“Feeld has been a place that actually celebrates kink and polyamory. There aren’t many platforms that do that or just encourage those conversations.” (Getty Images/Westend61)

Of course, it is not without its pitfalls. “The problem now,” says Stevie*, a 33-year-old communications director, “is that so many people are on it, listing all their sexual desires, that you’re very likely to come across your cousin or – even worse – your boss your.” Although the app allows a level of anonymity, many users now just upload the same types of photos as they would any other dating app. “It’s very mainstream,” Stevie continues.

And there are other, more serious, considerations: Security-wise, there’s a constant muttering from the queer population that there should be the ability to hide straight people — and of course, “you can never fully predict human behavior,” says Kirova, of the security element. “What we can do is to constantly educate, give principles and reinforce them. Our community is very proactive in letting us know if someone is not behaving within our guidelines, and we have a very committed and fairly large customer experience team that addresses such issues. It is a very sensitive and challenging area, she adds.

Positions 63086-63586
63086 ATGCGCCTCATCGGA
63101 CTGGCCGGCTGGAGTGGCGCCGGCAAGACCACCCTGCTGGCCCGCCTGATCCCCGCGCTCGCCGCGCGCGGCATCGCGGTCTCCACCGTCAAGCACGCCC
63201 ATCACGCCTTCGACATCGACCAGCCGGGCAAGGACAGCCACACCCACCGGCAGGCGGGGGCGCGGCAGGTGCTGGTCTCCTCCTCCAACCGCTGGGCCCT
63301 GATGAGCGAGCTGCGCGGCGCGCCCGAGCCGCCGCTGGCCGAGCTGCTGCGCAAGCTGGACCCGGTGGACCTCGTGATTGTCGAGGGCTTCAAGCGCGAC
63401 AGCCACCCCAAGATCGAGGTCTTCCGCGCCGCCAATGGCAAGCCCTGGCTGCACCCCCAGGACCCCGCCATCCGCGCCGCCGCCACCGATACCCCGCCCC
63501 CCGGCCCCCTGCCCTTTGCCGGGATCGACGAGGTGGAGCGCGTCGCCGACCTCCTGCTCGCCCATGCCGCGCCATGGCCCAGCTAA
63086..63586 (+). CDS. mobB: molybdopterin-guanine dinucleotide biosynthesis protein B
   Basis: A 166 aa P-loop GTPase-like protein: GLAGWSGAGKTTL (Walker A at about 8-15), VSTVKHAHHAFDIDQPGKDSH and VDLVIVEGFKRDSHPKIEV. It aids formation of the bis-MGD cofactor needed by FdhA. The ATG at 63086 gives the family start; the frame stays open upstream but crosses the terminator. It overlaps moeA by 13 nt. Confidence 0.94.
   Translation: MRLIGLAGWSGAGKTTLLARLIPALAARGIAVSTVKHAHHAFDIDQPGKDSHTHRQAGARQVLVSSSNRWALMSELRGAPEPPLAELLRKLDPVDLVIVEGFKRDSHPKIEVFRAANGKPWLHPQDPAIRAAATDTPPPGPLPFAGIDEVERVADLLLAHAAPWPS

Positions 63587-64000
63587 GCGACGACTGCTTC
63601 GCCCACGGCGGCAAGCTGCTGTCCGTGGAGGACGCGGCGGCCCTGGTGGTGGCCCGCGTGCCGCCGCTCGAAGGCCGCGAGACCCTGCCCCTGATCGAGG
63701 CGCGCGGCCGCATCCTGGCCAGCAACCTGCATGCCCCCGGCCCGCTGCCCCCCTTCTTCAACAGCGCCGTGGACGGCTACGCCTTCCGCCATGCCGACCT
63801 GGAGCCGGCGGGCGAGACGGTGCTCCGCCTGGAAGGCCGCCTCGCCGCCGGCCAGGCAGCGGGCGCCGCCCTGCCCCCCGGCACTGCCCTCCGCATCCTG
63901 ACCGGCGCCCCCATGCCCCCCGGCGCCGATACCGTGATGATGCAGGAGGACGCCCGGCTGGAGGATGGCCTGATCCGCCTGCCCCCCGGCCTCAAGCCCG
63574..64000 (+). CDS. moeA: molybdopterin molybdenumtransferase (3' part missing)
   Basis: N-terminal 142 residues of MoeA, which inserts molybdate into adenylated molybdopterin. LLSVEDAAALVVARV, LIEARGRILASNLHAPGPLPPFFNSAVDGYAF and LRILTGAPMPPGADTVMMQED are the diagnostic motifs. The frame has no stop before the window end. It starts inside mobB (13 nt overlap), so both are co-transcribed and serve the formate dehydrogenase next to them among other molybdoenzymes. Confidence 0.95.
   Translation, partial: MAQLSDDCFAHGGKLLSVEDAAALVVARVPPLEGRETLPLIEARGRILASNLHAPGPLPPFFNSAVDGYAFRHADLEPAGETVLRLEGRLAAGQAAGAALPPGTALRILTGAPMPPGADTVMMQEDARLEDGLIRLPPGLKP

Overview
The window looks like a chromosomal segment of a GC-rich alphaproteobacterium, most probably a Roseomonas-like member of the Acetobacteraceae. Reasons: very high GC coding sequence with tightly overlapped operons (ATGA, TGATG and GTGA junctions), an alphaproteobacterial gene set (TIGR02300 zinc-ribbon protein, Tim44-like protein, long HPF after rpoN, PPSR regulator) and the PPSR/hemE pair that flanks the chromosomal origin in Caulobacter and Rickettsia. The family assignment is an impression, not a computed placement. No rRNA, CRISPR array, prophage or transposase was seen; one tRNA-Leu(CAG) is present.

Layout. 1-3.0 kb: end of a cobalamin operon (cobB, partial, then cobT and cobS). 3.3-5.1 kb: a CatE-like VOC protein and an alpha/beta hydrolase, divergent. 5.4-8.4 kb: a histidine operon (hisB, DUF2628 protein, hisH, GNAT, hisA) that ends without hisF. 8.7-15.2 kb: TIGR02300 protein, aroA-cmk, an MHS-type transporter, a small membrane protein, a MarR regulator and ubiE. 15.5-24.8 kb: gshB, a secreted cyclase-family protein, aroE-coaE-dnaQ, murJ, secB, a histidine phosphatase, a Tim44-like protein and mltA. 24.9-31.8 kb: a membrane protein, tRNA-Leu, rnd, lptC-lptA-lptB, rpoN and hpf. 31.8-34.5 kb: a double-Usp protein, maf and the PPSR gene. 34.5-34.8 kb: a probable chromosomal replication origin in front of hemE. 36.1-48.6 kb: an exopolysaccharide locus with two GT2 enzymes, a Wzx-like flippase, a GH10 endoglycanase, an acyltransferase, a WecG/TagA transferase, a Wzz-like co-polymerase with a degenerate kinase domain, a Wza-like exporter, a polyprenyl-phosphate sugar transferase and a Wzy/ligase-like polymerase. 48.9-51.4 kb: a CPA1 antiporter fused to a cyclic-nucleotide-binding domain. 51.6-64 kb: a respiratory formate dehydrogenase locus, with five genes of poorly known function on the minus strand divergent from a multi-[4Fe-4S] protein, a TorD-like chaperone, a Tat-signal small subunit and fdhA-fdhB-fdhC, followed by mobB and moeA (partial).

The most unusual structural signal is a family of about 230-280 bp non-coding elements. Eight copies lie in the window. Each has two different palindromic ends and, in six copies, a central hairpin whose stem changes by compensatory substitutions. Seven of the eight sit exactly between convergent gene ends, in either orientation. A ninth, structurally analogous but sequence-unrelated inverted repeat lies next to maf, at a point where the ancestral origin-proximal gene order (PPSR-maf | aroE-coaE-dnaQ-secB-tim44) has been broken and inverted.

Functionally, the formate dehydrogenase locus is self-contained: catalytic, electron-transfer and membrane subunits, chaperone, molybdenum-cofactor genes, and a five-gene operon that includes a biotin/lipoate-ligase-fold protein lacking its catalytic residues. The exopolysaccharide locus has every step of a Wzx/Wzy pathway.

It helps with the basics of making a person’s fantasies come true: setting boundaries or learning about someone else’s is infinitely less difficult

“You have to assume the best intentions, but also try to always be one step ahead.” Nico, a 32-year-old artist, says he’s never had a negative experience (discounted dates that just didn’t work), but others he’s met through the app, especially trans women, have (we agree that this may be more reflective of increased unwanted attention and abuse trans people currently face in the rest of the world). He went on his first Feeld date in January 2020: drinks and food, and later they went back to hers. “I wasn’t fully aware of the signals,” he explains. “So we sat on her bed and talked intensely about a movie. Finally she tied me up, blindfolded me and asked me if I was allergic to anything. We ended up in a two-year open relationship.”

In general, most users agree that it is a pleasant and receptive place to date and explore. “I’d say there’s not really another app where I fit in,” says Nico. “I’m not unique or anything, but I’m 33 so I’m not young, I’m also a top and on the more feminine side of things gender-wise.”

Miessi agrees: “I love knowing that there are people in my area of ​​London who are on the same wave as me. Whether it’s platonic, queer platonic, sexual, romantic – whatever feels right for me and the person or people I’m meeting. It’s allowed me to be a lot more confident, and Feeld has been a place that actually celebrates kink and polyamory. There aren’t many platforms that do that or just encourage those conversations.”

As our conversation ends, Nico is quickly putting on makeup before his third date of the week with a non-binary connection he’s been having regular sex with for more than 18 months. “Do I want my lips done?” he asks, “a little tint?” We agree, yes. “I just stuff a bag full of sex toys,” he says.

Sexual revolution or not, it sounds like fun.